During the first decades of the 18th century the Theories of the Earth formulated by the English scholars Thomas Burnet, William Whiston and John Woodward at the end of the 17th century circulated widely within the continent of Europe. These theories established a sequence of physical states of the Earth according to the chronology outlined in the Book of Genesis, which emphasized two main stages: the Creation and the Deluge. Although the authority of the Biblical account on the age and early history of the Earth was normally accepted at the beginning of the 18th century, the continental reception of the English Theories of the Earth varied. This was due to the complexity of the European context which had produced since the 1660s the theories of René Descartes, Gottfried Wilhelm Leibniz and Athanasius Kircher, as well as Nicolaus Steno's dynamic view on the development of the Earth's surface. Steno emphasized the importance of the interpretation of rock strata in the field for the reconstruction of the History of the Earth. On the other hand he had also carefully avoided to supersede the Biblical account and had associated the Deluge to one of the geological stages identified in his history. Nevertheless, the Stenonian heritage stimulated some Italian scientists - such as Antonio Vallisneri, Luigi Ferdinando Marsili and later Giovanni Targioni Tozzetti and Giovanni Arduino - to carefully suppose, within the results of their researches, a great indefinite antiquity of the Earth. Theoretical models linked to the Biblical chronology were those, for example, of Emanuel Swedenborg in Sweden and Johann Jakob Scheuchzer in Switzerland, while in France, Benoît De Maillet proposed a Theory of the Earth which was censured by the Church because of its possible implications on the eternity of matter. Among the European scholars of the first decades of the 18th century, the Stenonian heritage (the necessity of fieldwork in a regional context) and the global Theories of the Earth were equally influential. The aim of this paper is to provide an outline of some different views on the age of the Earth during a phase of transition in geological scholarship, from a stage dominated by theoretical models to a period gradually more based on field research.

European Views on Terrestrial Chronology from Descartes to the mid-18th century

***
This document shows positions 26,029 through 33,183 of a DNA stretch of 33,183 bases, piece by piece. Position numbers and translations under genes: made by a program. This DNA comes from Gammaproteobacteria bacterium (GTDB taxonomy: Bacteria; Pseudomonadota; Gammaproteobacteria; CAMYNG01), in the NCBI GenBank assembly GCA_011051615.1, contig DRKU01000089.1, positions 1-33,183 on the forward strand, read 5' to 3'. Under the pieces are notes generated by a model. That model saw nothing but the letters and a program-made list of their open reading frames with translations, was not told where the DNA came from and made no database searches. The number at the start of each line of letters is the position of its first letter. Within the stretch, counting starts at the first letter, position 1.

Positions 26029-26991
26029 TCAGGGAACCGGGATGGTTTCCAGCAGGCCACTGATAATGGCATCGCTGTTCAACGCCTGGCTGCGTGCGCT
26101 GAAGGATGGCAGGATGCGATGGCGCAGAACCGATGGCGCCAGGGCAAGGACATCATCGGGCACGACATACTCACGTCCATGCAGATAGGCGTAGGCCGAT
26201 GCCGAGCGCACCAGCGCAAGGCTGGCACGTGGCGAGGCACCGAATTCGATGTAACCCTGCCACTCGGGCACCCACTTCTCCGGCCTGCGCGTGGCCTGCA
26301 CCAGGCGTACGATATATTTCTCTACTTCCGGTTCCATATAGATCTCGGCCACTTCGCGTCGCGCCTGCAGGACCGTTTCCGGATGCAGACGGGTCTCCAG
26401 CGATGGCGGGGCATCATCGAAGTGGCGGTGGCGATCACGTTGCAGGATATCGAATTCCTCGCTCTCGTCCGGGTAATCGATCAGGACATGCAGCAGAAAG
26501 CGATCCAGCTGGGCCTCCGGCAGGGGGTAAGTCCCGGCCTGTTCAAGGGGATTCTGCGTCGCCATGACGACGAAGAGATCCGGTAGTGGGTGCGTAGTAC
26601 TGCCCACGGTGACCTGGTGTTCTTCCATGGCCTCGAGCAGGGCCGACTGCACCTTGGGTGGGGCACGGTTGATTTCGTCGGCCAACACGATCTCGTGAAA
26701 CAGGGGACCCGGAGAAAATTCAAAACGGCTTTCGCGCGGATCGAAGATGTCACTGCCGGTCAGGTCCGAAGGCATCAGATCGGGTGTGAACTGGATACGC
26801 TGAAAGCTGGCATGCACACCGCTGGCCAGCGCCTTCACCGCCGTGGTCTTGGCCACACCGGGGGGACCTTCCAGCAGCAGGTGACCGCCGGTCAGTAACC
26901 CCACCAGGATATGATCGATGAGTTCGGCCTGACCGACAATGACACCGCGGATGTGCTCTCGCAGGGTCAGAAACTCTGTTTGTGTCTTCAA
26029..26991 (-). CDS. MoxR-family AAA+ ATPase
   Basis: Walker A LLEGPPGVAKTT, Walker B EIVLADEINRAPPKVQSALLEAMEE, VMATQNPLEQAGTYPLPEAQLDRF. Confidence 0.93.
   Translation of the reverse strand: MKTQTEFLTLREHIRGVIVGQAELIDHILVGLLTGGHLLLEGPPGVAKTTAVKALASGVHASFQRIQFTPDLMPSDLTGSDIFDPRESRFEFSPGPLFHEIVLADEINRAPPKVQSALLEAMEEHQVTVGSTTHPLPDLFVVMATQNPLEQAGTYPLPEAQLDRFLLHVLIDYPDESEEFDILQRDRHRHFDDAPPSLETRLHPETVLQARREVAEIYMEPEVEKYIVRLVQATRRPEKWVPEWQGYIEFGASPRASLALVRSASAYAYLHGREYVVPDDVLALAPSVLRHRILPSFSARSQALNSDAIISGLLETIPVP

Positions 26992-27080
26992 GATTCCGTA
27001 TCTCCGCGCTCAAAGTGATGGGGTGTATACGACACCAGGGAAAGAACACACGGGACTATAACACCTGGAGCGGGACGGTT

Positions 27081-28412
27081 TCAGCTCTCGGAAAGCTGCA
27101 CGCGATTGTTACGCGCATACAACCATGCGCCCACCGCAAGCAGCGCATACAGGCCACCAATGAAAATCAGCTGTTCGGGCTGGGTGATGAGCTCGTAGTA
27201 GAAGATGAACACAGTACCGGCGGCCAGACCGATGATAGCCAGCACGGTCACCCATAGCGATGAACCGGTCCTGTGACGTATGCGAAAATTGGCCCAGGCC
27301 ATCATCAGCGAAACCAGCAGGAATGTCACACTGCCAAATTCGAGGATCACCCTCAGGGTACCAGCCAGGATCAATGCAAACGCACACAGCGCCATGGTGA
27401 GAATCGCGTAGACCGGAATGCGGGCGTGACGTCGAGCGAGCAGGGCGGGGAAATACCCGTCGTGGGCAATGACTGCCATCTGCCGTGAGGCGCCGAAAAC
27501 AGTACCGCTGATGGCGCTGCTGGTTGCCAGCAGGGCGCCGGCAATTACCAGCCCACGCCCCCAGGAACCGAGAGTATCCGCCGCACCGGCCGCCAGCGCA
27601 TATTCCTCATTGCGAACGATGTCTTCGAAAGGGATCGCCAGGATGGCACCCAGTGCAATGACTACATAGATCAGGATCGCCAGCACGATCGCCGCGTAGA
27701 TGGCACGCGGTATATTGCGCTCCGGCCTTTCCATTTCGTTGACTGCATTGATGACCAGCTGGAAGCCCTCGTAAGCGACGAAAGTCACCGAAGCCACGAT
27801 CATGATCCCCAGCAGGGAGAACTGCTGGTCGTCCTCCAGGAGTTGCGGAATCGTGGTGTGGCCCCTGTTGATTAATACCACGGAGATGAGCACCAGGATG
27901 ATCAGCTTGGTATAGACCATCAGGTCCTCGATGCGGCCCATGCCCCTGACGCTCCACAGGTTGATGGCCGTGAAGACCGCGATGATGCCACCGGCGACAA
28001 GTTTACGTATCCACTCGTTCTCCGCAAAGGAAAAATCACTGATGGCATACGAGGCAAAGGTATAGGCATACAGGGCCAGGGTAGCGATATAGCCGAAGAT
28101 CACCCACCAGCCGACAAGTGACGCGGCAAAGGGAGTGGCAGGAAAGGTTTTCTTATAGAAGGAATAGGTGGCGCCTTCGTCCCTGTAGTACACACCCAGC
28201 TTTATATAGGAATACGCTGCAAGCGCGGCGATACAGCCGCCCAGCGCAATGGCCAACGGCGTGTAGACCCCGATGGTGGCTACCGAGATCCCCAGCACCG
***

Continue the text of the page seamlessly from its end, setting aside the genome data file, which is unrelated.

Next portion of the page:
VACCARI, EZIO
2001

Abstract

During the first decades of the 18th century the Theories of the Earth formulated by the English scholars Thomas Burnet, William Whiston and John Woodward at the end of the 17th century circulated widely within the continent of Europe. These theories established a sequence of physical states of the Earth according to the chronology outlined in the Book of Genesis, which emphasized two main stages: the Creation and the Deluge. Although the authority of the Biblical account on the age and early history of the Earth was normally accepted at the beginning of the 18th century, the continental reception of the English Theories of the Earth varied. This was due to the complexity of the European context which had produced since the 1660s the theories of René Descartes, Gottfried Wilhelm Leibniz and Athanasius Kircher, as well as Nicolaus Steno's dynamic view on the development of the Earth's surface. Steno emphasized the importance of the interpretation of rock strata in the field for the reconstruction of the History of the Earth. On the other hand he had also carefully avoided to supersede the Biblical account and had associated the Deluge to one of the geological stages identified in his history. Nevertheless, the Stenonian heritage stimulated some Italian scientists - such as Antonio Vallisneri, Luigi Ferdinando Marsili and later Giovanni Targioni Tozzetti and Giovanni Arduino - to carefully suppose, within the results of their researches, a great indefinite antiquity of the Earth. Theoretical models linked to the Biblical chronology were those, for example, of Emanuel Swedenborg in Sweden and Johann Jakob Scheuchzer in Switzerland, while in France, Benoît De Maillet proposed a Theory of the Earth which was censured by the Church because of its possible implications on the eternity of matter. Among the European scholars of the first decades of the 18th century, the Stenonian heritage (the necessity of fieldwork in a regional context) and the global Theories of the Earth were equally influential. The aim of this paper is to provide an outline of some different views on the age of the Earth during a phase of transition in geological scholarship, from a stage dominated by theoretical models to a period gradually more based on field research.
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Utilizza questo identificativo per citare o creare un link a questo documento: http://hdl.handle.net/11383/3268
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